Real Madrid: Alignment on the Field and Off

Who will Real Madrid choose to offer a spot on their roster and how will that player align with the team’s values?

Steven G. Mandis, Paul Ingram  | Fall 2017
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THE JEROME CHAZEN CASE SERIES

Real Madrid Club de Fútbol was a storied football club valued at $3.44 billion in 2014—the most valuable sports team in the world. Rare amongst professional clubs, Real Madrid, at its inception, was established as a not-for-profit organization and was owned by owner-members, called socios, who numbered about 92,000. In the summer of 2014, Real Madrid’s management team was paying close attention to the FIFA World Cup. Two star goal scorers, Luis Suárez of Uruguay and James Rodríguez of Columbia, were rumored to be available for purchase from their clubs. Experienced coaches and evaluation staff believed that these players were exceptional and would improve Real Madrid’s chances of winning. However, Real Madrid’s management had learned that contrary to common perception, winning was not everything to the Real Madrid community. Real Madrid fans wanted to win, but in their unique style with the players that they respected—players who shared their values. With room for just one goal scorer, a key question was whether an offer should be extended to Suárez, to Rodríguez . . . or to neither player. Did the values reflected in their respective performances on (and off) the field align with those of the Real Madrid community?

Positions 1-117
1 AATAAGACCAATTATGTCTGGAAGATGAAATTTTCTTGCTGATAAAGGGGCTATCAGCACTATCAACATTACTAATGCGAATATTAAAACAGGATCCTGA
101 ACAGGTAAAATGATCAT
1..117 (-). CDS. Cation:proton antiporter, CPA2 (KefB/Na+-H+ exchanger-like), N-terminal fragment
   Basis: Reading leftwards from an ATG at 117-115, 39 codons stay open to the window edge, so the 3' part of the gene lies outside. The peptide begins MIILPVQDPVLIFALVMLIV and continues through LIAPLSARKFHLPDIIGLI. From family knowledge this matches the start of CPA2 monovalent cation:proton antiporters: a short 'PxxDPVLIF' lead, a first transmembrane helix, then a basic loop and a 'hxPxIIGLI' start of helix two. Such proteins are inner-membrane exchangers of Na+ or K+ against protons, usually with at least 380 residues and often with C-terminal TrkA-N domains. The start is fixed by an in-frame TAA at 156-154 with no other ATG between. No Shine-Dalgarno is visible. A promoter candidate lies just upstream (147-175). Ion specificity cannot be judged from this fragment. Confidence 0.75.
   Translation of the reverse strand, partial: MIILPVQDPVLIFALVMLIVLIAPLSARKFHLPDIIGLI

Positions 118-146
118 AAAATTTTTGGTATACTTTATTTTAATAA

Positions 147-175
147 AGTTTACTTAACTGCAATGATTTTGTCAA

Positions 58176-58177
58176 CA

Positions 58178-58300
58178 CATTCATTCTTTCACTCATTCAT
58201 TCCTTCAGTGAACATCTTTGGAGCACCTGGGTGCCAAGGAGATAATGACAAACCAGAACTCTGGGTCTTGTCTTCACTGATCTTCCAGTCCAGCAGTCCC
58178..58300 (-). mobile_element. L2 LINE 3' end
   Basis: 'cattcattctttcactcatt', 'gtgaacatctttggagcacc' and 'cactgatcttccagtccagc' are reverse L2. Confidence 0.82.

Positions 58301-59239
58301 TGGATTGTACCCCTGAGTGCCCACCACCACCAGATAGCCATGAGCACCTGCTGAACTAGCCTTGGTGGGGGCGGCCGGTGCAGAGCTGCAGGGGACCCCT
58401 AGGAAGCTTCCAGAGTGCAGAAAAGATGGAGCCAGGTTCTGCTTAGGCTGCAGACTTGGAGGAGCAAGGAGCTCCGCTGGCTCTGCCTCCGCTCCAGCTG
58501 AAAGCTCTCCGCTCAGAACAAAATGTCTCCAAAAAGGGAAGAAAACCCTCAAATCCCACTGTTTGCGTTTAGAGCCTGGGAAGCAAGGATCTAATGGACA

Case ID: 180408

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